Thursday, October 30, 2014

I was watching this video here and at the end the speaker, Ghislain Nkeramugaba, mentioned that there is an unwritten rule that broadband Internet access is built out with road construction. Hearing this makes me think that the countries which are building out their infrastructure for the first time must be at a great advantage to older nations that had to patch centuries old (or older) infrastructure to bring broadband access. Especially in Europe where various buildings and roads may have been there for a millennium or more, bureaucratic restrictions may slow down build-out regardless of industrial sophistication. That certainly is not to say that countries like Rwanda have no areas which are worth protecting; however, I think there is always greater difficulty in tearing up and replacing established infrastructure versus adding something that did not exist before.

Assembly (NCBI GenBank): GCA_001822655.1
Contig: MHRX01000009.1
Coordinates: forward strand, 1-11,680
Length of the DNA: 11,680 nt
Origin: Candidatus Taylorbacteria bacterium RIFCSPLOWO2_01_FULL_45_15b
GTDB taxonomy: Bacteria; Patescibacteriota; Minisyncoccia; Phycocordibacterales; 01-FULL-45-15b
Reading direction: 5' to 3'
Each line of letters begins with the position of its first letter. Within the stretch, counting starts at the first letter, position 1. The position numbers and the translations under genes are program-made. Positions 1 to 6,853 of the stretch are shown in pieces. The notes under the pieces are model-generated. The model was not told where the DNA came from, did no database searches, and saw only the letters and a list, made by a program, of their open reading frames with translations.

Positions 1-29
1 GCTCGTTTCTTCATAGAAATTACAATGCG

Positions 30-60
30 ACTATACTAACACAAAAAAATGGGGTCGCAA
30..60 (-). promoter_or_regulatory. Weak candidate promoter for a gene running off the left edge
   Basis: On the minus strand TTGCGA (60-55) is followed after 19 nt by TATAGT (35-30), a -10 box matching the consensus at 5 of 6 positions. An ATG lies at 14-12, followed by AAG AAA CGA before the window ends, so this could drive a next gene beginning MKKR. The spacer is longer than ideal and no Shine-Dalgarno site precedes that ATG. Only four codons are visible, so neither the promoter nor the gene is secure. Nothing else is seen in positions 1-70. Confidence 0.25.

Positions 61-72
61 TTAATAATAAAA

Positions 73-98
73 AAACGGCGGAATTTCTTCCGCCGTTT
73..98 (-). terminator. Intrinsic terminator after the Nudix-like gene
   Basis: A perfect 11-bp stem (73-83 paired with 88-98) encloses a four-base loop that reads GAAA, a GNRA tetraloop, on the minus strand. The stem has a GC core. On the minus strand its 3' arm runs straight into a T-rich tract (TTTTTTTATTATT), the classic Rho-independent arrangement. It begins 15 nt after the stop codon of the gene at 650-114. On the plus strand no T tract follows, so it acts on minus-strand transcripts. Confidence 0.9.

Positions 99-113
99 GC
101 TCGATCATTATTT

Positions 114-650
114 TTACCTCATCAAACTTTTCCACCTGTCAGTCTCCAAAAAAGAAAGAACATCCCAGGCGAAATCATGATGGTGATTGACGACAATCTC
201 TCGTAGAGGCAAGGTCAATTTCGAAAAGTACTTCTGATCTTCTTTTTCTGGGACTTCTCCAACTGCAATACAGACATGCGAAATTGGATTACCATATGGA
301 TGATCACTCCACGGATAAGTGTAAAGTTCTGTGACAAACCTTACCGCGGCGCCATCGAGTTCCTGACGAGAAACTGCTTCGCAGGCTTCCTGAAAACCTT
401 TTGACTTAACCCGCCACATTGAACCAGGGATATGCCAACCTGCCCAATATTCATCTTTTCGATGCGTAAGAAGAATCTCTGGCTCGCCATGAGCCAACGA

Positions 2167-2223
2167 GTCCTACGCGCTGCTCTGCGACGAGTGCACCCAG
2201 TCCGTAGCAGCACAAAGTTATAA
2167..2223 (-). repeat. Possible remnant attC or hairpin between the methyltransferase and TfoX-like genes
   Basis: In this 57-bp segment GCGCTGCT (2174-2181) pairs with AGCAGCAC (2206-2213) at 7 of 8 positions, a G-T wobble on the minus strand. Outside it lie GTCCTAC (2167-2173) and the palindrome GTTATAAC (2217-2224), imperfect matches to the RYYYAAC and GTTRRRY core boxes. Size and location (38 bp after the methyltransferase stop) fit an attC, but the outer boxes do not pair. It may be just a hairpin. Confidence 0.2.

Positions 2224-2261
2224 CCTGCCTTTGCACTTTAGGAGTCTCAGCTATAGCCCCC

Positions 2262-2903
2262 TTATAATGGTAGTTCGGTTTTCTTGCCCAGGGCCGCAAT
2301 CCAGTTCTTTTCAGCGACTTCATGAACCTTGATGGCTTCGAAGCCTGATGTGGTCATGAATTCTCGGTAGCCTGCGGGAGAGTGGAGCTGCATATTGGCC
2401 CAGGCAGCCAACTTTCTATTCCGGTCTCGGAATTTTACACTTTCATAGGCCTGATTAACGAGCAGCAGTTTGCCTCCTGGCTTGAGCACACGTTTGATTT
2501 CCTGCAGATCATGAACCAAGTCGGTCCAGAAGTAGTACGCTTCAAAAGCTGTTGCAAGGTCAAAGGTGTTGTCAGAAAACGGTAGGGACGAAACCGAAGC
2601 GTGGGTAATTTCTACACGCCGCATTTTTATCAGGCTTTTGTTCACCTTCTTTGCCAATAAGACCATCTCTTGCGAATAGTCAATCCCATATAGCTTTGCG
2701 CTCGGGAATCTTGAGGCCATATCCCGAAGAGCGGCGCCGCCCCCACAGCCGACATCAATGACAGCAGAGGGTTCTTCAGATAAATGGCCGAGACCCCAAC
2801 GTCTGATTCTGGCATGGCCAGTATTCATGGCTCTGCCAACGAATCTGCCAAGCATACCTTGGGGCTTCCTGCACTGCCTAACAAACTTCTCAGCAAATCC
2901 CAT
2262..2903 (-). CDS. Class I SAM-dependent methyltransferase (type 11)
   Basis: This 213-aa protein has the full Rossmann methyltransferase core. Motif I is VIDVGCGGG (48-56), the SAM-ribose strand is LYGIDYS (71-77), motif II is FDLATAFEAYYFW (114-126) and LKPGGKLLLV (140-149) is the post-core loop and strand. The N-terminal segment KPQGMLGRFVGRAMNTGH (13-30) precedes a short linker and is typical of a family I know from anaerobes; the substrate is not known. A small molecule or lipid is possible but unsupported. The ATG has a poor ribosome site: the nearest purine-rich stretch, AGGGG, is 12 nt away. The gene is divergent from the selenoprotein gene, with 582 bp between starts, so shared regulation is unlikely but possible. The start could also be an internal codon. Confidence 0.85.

What's the upshot of this alleged smaller burden of history? It's really unclear to me as I have no background in the development of infrastructure. I do suspect however, that there are opportunities for innovative plans for building the networks that power developing countries and that these countries will be the laboratories of exciting new Internet technologies.

Wednesday, October 29, 2014

I've thought a little about why it is that I have more trouble taking the time to learn some software development tools than others. In one part, I prefer software that is well maintained, well spoken of, and well-used. I am wary of newer tools (pretty much anything that can't be traced to before 2006).